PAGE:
A3Writer: M³ Prophesied Fate
Abraham (11) Aphrodite (3) Apocalypse (6) Apollo (4) Artemis (5) Athena (3) Bard (1) Ben Slater (13) Bible (33) Celtic (2) Character File (2) Chinese (1) Christian (1) Conferences (29) creation myths (15) Criminalelement (11) Dark Winds (22) Demeter (10) Don Iverson (4) Eden (5) Enchanter (16) essay (9) F3 (341) Fairy Tales (14) Family (2) Flood Myth (8) Flynn (64) Greek (42) Guest (1) Hades (10) Hindu (2) History Prof (21) Holiday (12) Holiday Myths (6) Incan (1) Iranian (2) Japanese (1) Job (21) Knowledge Myths (3) Library (8) Life (121) Love Gods (4) M3 (134) map (13) Matt Allen (100) Metamyth (5) Misc Flash (36) monthly chart (21) Movies (6) Myth Law (2) Myth Media (4) NaNoWriMo (20) Noah (5) noir (9) Norse (10) Odyssey (6) Persephone (13) Persian (1) Poseidon (1) Prometheus (5) publishing (24) ramble (111) Review (1) Sam Faraday (22) Sci Fi (15) science (1) Serial (17) short story (14) Spotlight (8) Storm Riders (45) Teaching (136) Tech (18) Transformation (5) Travel (27) TV (10) TV Myth (1) Underworld (6) Vacation (15) vampires (18) W3 (11) Writing (166) Writing Tools (15) Zeus (7)

Monday, July 17, 2017

M³ Prophesied Fate

            On escape from the cave, Odysseus takes his men and the sheep they escaped with back to his ship, but he doesn’t just leave. That would be too easy. Instead, he starts taunting Polyphemus who is surprisingly good at echo-location and hurls boulders at the departing ship. These hit so closely that the waves threaten to drive the ship back to the island. Odysseus’s men are so freaked that they beg him to stop taunting Polyphemus.
            Odysseus refuses.

            Why? This seems like a no-brainer. It’s time for the escape. No need to spend time giving the finger to the guy, but Odysseus continues, finally revealing his true name to the monster.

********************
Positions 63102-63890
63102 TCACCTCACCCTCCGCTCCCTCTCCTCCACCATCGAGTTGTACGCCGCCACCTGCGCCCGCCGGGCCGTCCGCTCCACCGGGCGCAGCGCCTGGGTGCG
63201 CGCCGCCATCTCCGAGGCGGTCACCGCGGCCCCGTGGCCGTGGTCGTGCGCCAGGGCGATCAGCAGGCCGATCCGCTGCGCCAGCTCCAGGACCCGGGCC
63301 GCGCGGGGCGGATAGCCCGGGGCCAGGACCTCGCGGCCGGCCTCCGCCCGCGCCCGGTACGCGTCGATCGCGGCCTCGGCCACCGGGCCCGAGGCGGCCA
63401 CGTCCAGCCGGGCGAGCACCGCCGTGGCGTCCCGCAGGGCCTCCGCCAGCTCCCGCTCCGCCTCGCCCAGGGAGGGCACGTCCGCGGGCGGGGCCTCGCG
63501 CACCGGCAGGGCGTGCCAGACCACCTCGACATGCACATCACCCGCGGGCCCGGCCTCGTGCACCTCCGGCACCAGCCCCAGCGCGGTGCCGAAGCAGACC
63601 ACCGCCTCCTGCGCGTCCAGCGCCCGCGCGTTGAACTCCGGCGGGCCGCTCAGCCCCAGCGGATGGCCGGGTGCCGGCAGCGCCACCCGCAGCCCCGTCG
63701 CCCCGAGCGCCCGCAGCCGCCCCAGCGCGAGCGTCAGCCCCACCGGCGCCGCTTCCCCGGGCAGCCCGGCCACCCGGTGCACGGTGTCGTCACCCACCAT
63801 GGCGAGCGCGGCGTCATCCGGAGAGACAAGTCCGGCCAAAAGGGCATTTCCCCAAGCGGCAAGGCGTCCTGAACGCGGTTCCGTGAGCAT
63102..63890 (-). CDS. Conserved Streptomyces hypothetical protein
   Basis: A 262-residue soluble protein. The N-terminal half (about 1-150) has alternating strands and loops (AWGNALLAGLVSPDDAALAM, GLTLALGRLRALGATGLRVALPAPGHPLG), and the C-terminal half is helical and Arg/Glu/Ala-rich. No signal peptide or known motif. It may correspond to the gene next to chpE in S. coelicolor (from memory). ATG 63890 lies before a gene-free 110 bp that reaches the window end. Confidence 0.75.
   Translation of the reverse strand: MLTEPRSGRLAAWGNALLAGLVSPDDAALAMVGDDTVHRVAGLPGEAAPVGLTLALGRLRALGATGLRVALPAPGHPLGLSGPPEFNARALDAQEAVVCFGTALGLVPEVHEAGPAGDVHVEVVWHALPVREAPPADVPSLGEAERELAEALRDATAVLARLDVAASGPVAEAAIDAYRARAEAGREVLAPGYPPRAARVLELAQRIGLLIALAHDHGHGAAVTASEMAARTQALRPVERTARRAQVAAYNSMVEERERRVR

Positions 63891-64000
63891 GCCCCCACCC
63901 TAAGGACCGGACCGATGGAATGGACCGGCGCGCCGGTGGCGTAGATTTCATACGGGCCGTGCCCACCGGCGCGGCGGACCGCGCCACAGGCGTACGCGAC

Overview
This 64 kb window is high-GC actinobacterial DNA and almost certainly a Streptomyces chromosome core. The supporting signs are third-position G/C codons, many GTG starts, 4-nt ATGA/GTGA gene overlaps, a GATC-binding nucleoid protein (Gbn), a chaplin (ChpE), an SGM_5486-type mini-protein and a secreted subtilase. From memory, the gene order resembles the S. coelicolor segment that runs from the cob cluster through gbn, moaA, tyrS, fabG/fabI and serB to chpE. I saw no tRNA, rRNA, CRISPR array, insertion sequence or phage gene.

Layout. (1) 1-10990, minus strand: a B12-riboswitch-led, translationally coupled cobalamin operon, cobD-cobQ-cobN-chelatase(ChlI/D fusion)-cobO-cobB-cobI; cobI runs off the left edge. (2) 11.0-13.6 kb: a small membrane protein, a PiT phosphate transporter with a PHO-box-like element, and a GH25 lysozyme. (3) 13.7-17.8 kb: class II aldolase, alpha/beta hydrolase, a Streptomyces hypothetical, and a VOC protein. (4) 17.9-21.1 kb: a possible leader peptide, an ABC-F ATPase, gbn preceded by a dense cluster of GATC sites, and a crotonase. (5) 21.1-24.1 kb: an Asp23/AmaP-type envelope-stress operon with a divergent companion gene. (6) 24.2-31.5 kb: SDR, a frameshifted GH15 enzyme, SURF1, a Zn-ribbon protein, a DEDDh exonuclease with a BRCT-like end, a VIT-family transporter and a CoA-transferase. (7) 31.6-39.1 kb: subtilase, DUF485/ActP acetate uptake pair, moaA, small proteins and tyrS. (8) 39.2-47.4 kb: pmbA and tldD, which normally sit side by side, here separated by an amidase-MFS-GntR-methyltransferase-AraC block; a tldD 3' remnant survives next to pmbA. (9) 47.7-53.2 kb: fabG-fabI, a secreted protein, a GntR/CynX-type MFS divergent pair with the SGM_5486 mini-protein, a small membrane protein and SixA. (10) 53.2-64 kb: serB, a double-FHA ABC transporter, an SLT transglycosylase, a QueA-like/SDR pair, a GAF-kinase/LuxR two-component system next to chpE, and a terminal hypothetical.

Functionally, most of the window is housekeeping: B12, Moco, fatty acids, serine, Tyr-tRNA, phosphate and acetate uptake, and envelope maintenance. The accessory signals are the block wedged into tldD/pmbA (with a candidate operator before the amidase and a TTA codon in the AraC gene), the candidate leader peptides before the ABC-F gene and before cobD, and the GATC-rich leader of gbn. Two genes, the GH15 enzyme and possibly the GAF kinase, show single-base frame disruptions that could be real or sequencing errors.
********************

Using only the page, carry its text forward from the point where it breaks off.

This is no simply ego, though Odysseus is no stranger to the concept. It’s definitely in his nature to stroke his ego, but he also knows the benefits of discretion; he showed restraint in not killing Polyphemus in the cave, so this should be easy for him to do. But he doesn’t.
            We’re actually caught up in something deeper. Polyphemus, upon hearing Odysseus’s name, recounts a prophecy that he had known, that one named Odysseus would blind him. But Polyphemus thought this would be another giant, someone with more physical strength then him. He never expected it to come from a shrimp like Odysseus, a mere human.
            The prophecy demands Odysseus reveal his name to the cyclops. It’s mandatory. The Greeks believed very much in fate, but lest we think that there is a total absence of free will, it’s also Odysseus’s nature to do so.
            We have to think about fate more roundaboutly. Odysseus would not have been the one fated to fulfill this prophecy had it not been in his nature to taunt Polyphemus. Likewise, it had to be someone clever enough to devise the plan, had the leadership skills to pull it off, and had the foresight to pull the naming shenanigans. Most importantly, it had to be someone who valued Zeus’s law of hospitality. That was the straw which broke everything.
            And since we’re talking prophecy, we have to recognize that this was set up in advance. Three gods have the gift of prophecy: Zeus, Hera, and Apollo. The only one that matters in this story is Zeus since his is the law that the cyclopes broke. It is him that they openly disrespected as the god of strangers. And Zeus is clever enough to set up a fitting, yet roundabout, justice.
Zeus has no need to directly come down and smite Polyphemus. In fact, that would be too easy, and Polyphemus would never know of the severity of his crime, hubris. Zeus is naturally stronger than Polyphemus, so it would just be a beat down. However, Odysseus is so much smaller and weaker, that it is a just comeuppance to Polyphemus allowing his pride to get the better of him. He will forever remember that someone he underestimated, someone he thought was weaker, punished him for not showing proper deference to the gods.
Odysseus, as mighty as he is, and as clever, was used as a weapon of divine justice against the Cyclopes, showing not just the importance of revering the gods, but in the triumph of Greek, civilized life over barbarism.



No comments: